CSE590IT Notes from Oct. 9th, 2001

My notes focus on the question-asking exercise that Tammy had us perform this week. Tammy created a set of cue cards, each of which had a single question from an arbitrary (non-CS, usually) subject area. In the exercise, a student acted as the "instructor", asking the class if there were any questions. The instructor then called on one of the students in the class, and that student responded with the question from her cue card. The instructor's job was to (attempt to) use best practice answering the question.

I found the exercise to be an excellent opportunity for exploring the purely pedagogical (as opposed to "subject-area pedagogical" or purely subject-area specific) aspects of question-answering. The following is a list of the particular suggestions and admonitions that stemmed from my observation and participation in the exercise:

Teaching how to answer a question is valuable.
In other words, teach your students to fish!

"How do I get to Vancouver?": the instructor spent some time explaining how the student might find this information on the Web.

"When is the next eclipse?": the instructor might have mentioned that Almanacs generally list this sort of date-related information.

Help the student phrase the question in a literate fashion
It's important in a specialized discipline to understand how to ask questions effectively. What is the proper jargon? How do X scientists organize their thoughts? Etc.

"How do I get to Vancouver?": the instructor pointed out that there is more than one (reasonable) choice of meaning for "Vancouver" in this context and forced the student to clarify (and also explained why the confusion existed -- geographical proximity).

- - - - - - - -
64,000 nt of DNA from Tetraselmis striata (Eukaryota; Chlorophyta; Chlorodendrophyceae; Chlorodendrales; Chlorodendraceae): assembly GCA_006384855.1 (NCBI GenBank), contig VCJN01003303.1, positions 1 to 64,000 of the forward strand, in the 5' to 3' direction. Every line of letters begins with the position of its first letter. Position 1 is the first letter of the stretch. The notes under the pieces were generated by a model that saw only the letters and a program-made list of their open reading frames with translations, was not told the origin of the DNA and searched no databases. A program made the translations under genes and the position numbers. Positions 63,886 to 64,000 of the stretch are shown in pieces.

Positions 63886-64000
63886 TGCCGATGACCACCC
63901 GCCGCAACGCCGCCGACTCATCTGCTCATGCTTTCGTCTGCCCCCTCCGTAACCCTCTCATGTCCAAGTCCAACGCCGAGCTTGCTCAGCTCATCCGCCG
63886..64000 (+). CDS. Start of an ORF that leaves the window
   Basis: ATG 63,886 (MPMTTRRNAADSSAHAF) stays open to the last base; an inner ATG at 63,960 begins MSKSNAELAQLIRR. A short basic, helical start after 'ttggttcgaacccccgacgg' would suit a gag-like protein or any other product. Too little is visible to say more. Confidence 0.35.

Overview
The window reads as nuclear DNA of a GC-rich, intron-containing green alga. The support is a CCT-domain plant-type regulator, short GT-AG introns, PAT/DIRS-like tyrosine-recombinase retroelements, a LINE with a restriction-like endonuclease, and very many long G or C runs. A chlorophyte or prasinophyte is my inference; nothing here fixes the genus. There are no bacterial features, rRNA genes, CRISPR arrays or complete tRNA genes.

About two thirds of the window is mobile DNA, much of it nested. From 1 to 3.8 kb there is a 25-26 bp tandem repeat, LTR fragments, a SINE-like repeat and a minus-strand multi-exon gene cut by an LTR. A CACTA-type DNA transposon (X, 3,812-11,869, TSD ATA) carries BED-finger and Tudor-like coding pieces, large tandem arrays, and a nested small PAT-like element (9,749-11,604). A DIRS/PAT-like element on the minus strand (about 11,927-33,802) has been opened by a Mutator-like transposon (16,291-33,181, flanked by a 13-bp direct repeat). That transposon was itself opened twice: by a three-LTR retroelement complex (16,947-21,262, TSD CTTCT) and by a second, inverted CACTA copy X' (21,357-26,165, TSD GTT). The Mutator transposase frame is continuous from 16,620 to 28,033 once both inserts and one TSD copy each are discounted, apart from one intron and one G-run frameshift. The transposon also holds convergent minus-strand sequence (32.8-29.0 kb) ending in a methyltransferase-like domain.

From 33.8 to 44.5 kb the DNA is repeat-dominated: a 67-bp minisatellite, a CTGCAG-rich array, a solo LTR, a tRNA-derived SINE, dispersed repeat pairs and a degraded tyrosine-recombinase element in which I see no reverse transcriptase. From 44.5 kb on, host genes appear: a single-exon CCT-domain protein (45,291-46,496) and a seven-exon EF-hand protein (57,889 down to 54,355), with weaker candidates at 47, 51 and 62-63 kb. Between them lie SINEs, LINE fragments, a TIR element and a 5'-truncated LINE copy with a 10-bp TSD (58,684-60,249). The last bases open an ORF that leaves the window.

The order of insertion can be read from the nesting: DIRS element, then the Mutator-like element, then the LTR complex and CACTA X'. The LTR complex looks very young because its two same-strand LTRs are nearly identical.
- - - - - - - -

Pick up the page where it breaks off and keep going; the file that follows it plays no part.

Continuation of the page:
"When is the next exclipse?": the instructor forced the student to clarify what kind of eclipse the student was interested in. This is an example of a question that might differ quite a bit in an astronomy class (where the community would have a much better and finer-grained understanding of what an eclipse is).

Bring the rest of the class into the conversation
Watching an instructor and another student have a little "private" conversation is terribly unengaging. A good teacher will include the rest of the class in the response to a question, not only by repeating the question but by getting other students to help clarify the answer (and perhaps even the question!).

"When is the next eclipse?": the instructor asked the class what kind of eclipses we had learned about.

Embellish answers to increase their interest and pedagogical value
A student's question is an opportunity to clear up a single individual's immediate confusion, but it can also be an opportunity to reinforce many students' understanding of the knowledge surrounding the original question and to engage students in the subject of the question.

"Who was the first person to reach the South Pole?": the instructor not only gave the answer (Roald Amundsen?) but also mentioned excitedly that this same person was the first to reach the North Pole. This might pique students' interest in such an intrepid explorer.